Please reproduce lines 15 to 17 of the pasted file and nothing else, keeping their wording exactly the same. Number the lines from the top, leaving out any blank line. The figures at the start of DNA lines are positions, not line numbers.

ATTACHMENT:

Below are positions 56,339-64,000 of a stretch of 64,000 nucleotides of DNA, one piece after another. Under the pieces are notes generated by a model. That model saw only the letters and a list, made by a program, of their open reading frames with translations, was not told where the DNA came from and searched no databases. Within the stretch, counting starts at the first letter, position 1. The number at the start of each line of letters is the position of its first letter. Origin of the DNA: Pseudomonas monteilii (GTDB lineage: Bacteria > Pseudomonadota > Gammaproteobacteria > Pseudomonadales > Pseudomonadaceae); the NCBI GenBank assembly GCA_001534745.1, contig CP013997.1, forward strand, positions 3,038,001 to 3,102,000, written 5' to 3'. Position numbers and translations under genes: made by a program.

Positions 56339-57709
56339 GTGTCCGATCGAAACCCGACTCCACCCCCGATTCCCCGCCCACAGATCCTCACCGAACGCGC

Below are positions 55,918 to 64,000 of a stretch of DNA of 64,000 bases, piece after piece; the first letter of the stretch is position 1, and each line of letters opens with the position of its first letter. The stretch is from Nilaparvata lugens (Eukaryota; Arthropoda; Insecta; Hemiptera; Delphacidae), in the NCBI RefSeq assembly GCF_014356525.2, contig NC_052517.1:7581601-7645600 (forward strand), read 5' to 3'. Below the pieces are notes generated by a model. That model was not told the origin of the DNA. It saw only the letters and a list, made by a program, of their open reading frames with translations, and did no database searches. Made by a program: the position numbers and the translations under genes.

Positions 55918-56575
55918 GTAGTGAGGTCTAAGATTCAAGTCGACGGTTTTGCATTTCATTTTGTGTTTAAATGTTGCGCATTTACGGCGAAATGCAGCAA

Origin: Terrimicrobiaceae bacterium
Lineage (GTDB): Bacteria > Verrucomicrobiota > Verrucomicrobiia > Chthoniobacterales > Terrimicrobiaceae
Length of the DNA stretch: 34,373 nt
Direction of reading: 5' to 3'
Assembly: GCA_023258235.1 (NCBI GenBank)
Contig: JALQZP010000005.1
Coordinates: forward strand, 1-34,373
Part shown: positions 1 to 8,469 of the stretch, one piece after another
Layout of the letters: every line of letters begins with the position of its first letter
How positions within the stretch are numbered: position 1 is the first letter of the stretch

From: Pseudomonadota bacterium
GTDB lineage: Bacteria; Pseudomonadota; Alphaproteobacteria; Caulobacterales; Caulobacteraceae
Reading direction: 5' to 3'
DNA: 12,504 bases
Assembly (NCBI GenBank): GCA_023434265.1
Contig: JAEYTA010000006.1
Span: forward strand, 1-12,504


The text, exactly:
Layout of the letters: every line of letters begins with the position of its first letter
How positions within the stretch are numbered: position 1 is the first letter of the stretch

From: Pseudomonadota bacterium